Gunn: Yeah I guess. He signed up on to do it so yeah Kevin was a big fan of Slither, which I didn't even know for a long time, but yeah supposedly he watched Slither and loved it. He went with his son and they go to see horror movies and he got on the phone with his agent during the credits to see who directed it. So yeah, Kevin's the easiest guy in the world to work with, totally for an icon, to have such a lack of ego is out of...is a revelation to me quite honestly. I mean even for myself, I can be a diva at times and Kevin taught me a lot. He comes on set and he does the work. There's mean actors, who you just don't want to fucking deal with, and I don't. If I find out somebody's gonna be a bastard, I won't even work with them. I just cut them out, because life's too short. And then there's nice actors. Nice actors are great. They're pleasant to be around. They also almost always usually need to be the center of the spotlight so they're always goofing off, telling jokes, blah blah blah, which sometimes on a movie set can be a bit of a distraction. Kevin is both. I mean he's not both, but he's really nice and he comes to set and does the work. Never expects to like be the center, never does any of that bullshit. So everything works so smoothly. Ellen actually is very similar. Very similar you know and she's twenty-two years old so she goofs off a little more, but she's very, always the first you know they were always the first two on set. You know we'd have to wait around for (Michael) Rooker for hours. And he's my friend so I put up with him. But it's like they literally, Kevin was always the first actor on set.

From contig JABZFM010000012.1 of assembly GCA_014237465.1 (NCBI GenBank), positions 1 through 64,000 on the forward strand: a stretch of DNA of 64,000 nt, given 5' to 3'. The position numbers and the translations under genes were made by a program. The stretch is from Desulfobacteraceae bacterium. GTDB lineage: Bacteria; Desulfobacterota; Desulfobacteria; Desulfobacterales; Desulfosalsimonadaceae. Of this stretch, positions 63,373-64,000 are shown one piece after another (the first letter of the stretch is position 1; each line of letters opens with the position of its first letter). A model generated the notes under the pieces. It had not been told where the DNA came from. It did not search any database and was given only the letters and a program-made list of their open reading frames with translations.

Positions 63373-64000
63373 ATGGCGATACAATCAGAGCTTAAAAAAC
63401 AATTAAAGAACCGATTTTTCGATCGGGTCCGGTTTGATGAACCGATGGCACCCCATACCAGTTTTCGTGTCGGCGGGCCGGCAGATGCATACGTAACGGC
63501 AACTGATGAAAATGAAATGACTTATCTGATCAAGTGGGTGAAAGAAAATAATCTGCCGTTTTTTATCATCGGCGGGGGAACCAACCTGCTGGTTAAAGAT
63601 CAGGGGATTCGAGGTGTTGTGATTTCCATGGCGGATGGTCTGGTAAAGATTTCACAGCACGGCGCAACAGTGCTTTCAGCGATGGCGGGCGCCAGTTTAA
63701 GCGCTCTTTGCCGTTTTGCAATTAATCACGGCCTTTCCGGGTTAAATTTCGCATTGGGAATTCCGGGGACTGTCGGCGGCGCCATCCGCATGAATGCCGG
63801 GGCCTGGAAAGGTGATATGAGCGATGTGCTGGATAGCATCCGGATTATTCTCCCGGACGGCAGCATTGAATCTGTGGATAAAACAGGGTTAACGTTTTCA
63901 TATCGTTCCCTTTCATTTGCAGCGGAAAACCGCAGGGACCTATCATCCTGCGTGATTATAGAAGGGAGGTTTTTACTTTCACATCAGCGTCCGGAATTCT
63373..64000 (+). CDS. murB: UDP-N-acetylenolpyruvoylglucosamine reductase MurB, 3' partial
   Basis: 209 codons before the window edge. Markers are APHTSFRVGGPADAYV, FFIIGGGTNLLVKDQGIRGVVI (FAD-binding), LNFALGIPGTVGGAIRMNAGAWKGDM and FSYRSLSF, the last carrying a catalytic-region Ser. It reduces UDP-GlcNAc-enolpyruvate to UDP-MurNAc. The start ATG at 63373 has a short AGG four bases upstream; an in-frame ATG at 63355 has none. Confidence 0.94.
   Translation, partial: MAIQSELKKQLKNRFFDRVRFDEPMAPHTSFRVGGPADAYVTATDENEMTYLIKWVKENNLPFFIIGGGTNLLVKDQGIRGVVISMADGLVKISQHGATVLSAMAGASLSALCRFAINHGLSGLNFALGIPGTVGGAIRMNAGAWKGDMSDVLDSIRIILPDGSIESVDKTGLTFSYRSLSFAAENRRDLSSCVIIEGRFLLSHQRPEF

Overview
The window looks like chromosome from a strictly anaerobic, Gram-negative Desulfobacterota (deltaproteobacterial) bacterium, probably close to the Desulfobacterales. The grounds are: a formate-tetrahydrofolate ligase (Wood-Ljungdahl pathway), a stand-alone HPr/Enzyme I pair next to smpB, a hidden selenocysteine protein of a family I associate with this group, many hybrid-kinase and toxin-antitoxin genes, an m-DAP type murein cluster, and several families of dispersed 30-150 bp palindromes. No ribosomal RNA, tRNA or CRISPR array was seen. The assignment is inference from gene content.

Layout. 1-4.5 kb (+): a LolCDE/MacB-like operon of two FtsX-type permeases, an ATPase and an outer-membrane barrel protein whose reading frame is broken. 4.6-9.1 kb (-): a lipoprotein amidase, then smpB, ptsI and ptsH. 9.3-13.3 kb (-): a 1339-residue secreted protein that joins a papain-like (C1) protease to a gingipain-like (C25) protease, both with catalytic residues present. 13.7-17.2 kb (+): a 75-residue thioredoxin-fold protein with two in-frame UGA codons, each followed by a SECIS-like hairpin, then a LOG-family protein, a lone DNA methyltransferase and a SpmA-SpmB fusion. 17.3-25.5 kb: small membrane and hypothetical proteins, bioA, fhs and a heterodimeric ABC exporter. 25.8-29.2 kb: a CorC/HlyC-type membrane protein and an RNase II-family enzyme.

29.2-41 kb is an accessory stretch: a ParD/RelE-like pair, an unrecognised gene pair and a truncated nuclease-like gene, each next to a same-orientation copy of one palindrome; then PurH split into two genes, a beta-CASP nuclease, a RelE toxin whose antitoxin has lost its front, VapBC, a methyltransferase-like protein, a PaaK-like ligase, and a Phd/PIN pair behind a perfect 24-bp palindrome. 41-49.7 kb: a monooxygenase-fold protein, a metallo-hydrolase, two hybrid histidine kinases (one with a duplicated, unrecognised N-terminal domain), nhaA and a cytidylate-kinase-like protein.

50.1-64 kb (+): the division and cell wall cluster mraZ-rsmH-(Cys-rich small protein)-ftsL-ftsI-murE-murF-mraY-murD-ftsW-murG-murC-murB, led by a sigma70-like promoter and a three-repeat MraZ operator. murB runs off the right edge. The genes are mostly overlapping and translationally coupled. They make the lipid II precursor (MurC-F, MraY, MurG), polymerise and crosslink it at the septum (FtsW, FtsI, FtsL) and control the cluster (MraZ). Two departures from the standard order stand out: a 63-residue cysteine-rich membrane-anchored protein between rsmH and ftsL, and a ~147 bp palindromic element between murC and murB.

Finally, I what can you tell me about the extras on the Blu-ray.